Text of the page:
Assessing the intake of obesity-related foods and beverages in young children: comparison of a simple population survey with 24 hr-recall
Bennett, Cheryl-Ann, de Silva-Sanigorski, Andrea M, Nichols, Melanie, Bell, Andrew C and Swinburn, Boyd A. 2009, Assessing the intake of obesity-related foods and beverages in young children: comparison of a simple population survey with 24 hr-recall, International journal of behavioral nutrition and physical activity, vol. 6, no. Article 71, pp. 1-6.
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International journal of behavioral nutrition and physical activity
BioMed Central Ltd.
Place of publication
Background: With an increasing focus on obesity prevention there is a need for simple, valid tools to assess dietary indicators that may be the targets of intervention programs. The objective of this study was to determine the relative validity of previous day dietary intake using a newly developed parent-proxy questionnaire (EPAQ) for two to five year old children.
Methods: A convenience sample of participants (n = 90) recruited through preschools and the community in Geelong, Australia provided dietary data for their child via EPAQ and interviewer administered 24-hour dietary recall (24 hr-recall). Comparison of mean food and beverage group servings between the EPAQ and 24 hr-recall was conducted and Spearman rank correlations were computed to examine the association between the two methods. Results: Mean servings of food/beverage groups were comparable between methods for all groups except water, and significant correlations were found between the servings of food and beverages using the EPAQ and 24-hr recall methods (ranging from 0.57 to 0.88). Conclusion: The EPAQ is a simple and useful population-level tool for estimating the intake of obesity-related foods and beverages in children aged two to five years. When compared with 24-hour recall data, the EPAQ produced an acceptable level of relative validity and this short survey has application for population monitoring and the evaluation of population-based obesity prevention interventions for young children.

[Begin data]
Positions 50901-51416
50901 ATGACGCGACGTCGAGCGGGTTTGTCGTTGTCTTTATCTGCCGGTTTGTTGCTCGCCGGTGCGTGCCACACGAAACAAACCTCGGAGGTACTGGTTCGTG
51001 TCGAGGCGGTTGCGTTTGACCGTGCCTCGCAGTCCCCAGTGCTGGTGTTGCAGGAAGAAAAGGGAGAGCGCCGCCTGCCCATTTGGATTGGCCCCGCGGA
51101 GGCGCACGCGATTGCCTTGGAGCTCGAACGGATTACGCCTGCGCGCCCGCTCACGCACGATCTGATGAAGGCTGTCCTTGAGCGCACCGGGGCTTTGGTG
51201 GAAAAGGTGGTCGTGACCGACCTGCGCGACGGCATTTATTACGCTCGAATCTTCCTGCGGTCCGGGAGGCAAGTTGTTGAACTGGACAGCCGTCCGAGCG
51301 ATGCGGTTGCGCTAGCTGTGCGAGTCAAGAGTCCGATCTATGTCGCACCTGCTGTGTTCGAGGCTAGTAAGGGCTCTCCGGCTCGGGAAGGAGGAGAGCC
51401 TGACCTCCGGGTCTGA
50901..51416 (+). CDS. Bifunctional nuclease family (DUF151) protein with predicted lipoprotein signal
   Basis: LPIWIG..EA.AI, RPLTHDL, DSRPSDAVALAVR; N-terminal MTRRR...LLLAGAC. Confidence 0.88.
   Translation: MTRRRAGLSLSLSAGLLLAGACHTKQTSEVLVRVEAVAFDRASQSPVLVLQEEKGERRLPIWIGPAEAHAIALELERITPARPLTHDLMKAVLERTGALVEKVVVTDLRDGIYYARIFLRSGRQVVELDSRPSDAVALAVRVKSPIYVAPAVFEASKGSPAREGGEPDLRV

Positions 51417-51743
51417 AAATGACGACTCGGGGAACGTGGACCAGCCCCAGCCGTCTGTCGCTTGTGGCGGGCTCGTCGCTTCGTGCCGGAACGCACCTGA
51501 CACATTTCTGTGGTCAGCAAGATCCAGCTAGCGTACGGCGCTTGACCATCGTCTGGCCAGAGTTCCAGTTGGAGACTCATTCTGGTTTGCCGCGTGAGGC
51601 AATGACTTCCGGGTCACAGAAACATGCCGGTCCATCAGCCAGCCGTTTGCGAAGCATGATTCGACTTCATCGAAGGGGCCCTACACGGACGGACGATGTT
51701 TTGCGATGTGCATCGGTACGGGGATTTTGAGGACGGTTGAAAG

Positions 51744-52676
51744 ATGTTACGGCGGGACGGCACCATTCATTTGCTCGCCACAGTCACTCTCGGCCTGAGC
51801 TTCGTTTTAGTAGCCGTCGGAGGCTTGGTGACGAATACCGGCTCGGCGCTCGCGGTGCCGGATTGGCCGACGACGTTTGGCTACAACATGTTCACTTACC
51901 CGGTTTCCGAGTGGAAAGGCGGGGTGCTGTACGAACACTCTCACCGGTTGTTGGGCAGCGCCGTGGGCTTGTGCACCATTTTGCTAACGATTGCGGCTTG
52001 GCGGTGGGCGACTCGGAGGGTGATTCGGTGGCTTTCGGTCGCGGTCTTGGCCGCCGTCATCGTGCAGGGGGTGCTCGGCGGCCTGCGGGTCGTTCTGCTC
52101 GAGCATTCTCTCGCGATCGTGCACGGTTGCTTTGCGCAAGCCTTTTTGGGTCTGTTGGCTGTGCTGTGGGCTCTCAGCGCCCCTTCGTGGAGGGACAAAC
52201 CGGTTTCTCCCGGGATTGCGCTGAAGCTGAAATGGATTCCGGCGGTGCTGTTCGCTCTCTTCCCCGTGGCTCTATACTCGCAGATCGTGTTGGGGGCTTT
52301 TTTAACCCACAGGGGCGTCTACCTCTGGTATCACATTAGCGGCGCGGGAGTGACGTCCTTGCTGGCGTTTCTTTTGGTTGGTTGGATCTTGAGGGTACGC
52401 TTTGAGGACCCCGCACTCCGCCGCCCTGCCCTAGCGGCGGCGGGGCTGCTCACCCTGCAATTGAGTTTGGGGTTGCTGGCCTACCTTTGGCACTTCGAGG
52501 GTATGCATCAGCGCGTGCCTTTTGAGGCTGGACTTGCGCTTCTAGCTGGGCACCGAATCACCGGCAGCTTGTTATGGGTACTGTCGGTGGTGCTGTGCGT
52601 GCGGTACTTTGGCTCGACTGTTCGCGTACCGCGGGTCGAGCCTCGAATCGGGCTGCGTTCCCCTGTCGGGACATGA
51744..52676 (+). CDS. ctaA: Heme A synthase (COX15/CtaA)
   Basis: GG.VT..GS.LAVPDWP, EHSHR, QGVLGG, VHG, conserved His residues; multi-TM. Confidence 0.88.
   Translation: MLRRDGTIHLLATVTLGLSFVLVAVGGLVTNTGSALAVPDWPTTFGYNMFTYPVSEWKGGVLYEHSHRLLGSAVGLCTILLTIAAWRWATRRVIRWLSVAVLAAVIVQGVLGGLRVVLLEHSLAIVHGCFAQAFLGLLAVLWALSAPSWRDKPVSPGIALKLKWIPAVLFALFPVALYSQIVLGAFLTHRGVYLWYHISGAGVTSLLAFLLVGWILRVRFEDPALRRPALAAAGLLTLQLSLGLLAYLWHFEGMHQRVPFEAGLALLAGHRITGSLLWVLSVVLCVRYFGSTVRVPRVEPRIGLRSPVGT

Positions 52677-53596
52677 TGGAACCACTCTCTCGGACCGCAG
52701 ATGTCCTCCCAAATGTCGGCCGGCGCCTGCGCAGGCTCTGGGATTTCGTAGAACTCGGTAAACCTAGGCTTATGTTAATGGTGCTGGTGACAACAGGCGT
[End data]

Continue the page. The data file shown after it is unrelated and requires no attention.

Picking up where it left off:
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Field of Research
111199 Nutrition and Dietetics not elsewhere classified
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